WRITING STYLE: 5/5
ENTERTAINMENT QUOTIENT: 5/5
It is not every day that you come across a book which sweeps you off your feet.
A book which will leave you dreaming about the world you just read about. Which will make you want to live in the world which it talked about.
Station Eleven is such a book and I assure all my readers that it will not disappoint you in the least bit.
Beautifully crafted plot along with an extraordinary theme, full of emotions and drama with just the right dose of thrill and adventure; this book will not let you get off its hook until you have read it in its entirety.
Georgia flu arrived in North America and within a few hours everything was lost. The lethal virus reduced the global population by ninety-nine per cent.
Where there was once all the luxuries of the previous world, there is not even electricity now.
After twenty years of the apocalypse, people continue living in various newly formed groups – some democratic, some military and some anarchical in nature.
Wherever these groups have settled; usually in families of three to ten, settlements have sprung up.
Due to a lack of trust, lack of any kind of information and violent past experiences, people do not travel. They stick to their towns; the ways of the former world long forgotten.
Battling the new formed insecurities, the severity of the weather and many unspeakable perils, The Travelling Symphony manoeuvre their way between hostile towns and dangerous territories to keep moving, the only force driving them embedded in the famous Star Trek: Voyager line which beautifully graces their caravan – Because survival is insufficient.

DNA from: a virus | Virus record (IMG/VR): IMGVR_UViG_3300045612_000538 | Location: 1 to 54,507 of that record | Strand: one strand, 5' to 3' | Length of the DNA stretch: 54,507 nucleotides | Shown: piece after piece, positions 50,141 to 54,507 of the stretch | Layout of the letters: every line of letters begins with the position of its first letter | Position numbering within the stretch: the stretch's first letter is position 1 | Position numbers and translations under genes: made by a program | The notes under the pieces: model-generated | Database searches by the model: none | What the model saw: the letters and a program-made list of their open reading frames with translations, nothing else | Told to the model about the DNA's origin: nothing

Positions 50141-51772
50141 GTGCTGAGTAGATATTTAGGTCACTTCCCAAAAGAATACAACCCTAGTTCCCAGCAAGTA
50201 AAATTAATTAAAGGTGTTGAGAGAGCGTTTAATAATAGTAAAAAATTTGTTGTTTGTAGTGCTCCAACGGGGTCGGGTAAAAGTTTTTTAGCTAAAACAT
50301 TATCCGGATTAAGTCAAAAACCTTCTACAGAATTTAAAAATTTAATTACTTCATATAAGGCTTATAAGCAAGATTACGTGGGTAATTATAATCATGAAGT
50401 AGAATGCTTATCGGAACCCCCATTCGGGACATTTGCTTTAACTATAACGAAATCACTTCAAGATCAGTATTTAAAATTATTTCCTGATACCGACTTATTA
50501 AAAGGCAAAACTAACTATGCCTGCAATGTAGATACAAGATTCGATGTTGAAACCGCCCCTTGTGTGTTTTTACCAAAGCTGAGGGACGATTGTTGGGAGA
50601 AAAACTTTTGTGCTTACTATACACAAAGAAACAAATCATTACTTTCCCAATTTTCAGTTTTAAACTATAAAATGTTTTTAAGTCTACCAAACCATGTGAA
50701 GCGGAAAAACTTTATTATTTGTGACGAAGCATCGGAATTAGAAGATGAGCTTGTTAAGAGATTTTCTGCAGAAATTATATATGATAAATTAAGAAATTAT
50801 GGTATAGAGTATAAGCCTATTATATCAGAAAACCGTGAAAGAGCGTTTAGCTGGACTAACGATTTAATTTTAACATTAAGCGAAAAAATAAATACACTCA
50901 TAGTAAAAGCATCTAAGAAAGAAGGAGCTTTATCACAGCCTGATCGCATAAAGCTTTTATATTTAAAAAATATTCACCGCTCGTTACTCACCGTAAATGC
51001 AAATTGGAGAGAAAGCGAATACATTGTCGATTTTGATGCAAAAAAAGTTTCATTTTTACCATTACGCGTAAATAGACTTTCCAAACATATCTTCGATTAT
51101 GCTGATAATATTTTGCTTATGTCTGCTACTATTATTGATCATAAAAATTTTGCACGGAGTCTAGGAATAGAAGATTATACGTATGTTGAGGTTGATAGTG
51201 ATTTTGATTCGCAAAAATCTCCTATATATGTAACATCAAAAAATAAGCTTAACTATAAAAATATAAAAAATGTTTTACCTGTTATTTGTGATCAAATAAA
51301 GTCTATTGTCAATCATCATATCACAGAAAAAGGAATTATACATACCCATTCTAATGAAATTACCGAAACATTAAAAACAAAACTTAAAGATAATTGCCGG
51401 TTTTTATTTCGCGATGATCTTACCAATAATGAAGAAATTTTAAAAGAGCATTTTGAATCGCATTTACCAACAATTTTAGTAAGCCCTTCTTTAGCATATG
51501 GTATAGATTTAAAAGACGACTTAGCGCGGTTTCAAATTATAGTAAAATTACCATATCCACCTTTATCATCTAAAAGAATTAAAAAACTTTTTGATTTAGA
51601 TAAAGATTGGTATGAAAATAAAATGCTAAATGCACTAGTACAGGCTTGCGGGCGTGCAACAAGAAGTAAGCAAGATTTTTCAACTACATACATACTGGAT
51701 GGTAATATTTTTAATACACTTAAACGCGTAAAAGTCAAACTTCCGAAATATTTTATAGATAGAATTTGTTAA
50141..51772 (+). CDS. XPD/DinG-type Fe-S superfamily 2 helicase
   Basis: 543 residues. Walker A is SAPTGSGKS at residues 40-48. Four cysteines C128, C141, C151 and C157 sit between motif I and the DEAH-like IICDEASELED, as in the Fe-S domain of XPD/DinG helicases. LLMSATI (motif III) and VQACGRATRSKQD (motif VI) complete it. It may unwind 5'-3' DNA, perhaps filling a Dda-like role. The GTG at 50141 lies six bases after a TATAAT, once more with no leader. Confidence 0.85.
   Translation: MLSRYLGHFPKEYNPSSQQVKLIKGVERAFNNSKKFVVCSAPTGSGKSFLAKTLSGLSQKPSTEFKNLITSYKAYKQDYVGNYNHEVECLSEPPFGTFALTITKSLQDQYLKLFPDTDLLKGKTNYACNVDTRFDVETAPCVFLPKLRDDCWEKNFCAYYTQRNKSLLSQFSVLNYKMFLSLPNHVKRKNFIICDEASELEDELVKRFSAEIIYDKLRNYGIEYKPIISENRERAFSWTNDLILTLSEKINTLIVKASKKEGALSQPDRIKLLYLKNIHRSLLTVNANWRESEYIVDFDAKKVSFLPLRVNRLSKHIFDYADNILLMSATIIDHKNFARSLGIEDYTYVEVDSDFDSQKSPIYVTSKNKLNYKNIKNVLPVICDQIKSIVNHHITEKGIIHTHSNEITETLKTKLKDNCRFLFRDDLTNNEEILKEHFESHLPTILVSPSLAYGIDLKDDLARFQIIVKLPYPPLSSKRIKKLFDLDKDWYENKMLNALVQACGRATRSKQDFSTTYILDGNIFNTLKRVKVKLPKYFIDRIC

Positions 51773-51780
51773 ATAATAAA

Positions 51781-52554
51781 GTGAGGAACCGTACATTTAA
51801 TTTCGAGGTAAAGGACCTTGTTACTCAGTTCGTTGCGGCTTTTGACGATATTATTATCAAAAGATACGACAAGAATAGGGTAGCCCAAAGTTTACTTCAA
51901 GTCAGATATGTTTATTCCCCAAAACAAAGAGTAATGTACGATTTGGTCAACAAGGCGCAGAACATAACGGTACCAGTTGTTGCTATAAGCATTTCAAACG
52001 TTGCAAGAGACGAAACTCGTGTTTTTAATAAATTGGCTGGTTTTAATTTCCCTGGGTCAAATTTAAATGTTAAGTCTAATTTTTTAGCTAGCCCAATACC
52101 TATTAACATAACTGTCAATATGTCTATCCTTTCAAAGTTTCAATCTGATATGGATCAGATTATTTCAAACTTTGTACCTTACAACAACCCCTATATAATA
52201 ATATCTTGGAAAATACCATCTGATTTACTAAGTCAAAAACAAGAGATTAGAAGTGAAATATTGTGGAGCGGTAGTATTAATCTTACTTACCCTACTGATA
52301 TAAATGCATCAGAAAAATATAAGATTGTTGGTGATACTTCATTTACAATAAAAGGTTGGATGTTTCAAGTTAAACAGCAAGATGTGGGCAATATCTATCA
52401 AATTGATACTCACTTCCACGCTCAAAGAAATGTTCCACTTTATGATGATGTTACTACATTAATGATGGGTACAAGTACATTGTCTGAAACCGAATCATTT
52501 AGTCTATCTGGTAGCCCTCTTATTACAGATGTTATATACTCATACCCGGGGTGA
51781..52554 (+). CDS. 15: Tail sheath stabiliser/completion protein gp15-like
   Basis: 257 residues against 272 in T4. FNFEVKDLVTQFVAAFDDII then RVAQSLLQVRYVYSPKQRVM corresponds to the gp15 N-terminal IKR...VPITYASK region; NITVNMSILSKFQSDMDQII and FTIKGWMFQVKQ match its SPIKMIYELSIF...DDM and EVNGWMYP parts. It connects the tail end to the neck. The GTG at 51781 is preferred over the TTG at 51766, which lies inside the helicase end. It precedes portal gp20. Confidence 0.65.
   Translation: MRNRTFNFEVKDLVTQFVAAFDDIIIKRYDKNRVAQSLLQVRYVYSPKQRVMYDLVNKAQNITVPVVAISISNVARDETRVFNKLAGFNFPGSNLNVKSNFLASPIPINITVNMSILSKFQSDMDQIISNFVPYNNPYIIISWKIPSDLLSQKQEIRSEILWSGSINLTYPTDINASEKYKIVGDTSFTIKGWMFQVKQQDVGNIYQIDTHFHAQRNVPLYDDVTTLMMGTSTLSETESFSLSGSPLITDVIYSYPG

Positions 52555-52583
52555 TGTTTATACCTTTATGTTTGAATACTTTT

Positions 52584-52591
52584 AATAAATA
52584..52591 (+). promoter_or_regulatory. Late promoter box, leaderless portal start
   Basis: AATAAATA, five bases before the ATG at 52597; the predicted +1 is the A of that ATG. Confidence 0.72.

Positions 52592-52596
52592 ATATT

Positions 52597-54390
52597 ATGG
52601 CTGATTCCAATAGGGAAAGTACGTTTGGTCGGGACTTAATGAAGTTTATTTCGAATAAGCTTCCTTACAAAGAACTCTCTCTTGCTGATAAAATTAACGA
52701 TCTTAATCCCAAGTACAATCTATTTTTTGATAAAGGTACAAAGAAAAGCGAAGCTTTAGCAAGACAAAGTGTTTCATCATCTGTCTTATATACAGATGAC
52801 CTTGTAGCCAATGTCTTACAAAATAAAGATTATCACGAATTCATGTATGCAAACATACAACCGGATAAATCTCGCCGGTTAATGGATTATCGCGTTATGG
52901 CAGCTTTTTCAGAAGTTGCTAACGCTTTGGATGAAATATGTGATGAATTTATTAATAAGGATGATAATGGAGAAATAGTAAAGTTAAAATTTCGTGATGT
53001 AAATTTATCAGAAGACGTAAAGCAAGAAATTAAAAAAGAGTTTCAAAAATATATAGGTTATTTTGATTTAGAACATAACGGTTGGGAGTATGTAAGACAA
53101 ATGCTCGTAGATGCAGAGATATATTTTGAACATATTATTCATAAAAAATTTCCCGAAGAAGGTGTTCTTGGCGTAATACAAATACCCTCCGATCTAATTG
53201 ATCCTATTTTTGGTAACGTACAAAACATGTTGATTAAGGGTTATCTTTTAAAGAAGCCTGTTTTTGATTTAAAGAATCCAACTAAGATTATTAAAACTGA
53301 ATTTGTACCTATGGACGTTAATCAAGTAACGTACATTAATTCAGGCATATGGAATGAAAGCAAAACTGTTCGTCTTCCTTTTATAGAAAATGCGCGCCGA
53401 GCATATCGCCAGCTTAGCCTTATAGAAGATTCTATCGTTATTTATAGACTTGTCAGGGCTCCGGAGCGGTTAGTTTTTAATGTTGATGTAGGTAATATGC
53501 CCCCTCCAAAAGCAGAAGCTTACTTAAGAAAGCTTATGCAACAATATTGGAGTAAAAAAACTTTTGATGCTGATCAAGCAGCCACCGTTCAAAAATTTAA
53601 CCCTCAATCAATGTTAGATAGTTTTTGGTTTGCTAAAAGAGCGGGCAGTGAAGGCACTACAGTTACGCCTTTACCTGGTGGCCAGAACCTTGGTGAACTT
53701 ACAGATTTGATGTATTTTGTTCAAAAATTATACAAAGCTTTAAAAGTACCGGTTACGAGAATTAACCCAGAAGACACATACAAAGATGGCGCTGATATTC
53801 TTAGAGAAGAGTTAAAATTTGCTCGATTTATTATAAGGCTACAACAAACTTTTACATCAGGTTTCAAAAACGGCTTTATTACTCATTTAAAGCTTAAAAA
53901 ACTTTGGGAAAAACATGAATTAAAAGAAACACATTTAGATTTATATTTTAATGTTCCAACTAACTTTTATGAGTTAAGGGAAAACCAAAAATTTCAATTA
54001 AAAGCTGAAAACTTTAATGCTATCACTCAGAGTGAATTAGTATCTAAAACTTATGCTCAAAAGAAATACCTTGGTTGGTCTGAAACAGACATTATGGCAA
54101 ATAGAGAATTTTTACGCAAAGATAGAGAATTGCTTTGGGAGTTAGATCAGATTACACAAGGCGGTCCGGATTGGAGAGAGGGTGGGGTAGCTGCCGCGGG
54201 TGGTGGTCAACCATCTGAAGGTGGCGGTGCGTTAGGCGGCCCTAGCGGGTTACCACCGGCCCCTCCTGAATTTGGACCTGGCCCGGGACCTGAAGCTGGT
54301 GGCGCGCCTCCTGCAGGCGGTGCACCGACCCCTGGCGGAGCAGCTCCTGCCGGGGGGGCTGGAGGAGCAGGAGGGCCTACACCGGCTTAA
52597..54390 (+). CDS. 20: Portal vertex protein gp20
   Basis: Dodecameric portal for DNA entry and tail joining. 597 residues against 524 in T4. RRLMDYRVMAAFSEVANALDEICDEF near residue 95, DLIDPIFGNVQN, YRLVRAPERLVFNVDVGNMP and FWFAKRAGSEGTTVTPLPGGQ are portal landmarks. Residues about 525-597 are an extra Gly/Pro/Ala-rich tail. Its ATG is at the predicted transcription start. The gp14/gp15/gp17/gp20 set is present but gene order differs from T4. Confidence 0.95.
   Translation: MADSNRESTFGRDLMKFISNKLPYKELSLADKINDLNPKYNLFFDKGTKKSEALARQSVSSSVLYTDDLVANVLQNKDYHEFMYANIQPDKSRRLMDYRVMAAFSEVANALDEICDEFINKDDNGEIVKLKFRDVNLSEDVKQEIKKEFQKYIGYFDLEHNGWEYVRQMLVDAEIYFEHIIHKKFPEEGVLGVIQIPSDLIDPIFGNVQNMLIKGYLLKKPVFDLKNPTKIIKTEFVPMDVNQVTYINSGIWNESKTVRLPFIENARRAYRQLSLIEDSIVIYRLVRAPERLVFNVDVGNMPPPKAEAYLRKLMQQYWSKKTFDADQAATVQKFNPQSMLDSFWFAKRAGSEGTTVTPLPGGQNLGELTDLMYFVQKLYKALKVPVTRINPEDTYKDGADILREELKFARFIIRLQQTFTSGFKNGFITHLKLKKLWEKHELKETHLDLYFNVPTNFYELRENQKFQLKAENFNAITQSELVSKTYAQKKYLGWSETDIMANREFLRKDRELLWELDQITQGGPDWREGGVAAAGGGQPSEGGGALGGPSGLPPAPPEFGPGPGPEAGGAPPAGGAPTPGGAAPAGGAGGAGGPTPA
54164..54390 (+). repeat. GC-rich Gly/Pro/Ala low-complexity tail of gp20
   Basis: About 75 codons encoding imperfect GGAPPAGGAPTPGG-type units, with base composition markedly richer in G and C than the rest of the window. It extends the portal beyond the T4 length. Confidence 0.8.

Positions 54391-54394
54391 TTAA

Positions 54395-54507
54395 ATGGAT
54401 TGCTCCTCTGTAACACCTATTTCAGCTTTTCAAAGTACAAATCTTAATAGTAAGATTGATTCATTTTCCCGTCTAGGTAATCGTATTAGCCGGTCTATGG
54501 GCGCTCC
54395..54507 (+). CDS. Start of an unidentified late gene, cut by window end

Emily does a beautiful job of intermingling the lives of the main characters of the book, frequently swinging her narration between different time periods and different subplots.
The beauty of Station Eleven lies in the way all of the characters and subplots come together in the end. The progress is so gradual and so flawless that the reader has no choice but to awe at the author’s brilliance.
The characters are also deeply evolved and they become an indispensable part of the book. Almost all the characters have the ability to create a lasting impression on the reader.
You dread and also pity the Prophet and you love Miranda and Kristen. You admire Clark and Jeevan and you also feel somewhat emotional towards Arthur. They are all wonderful and charismatic in their own ways.
I think by now it must be clear that it is not for nothing that Station Eleven is in the nomination for the Goodreads choice awards in the category of best fiction book of 2014.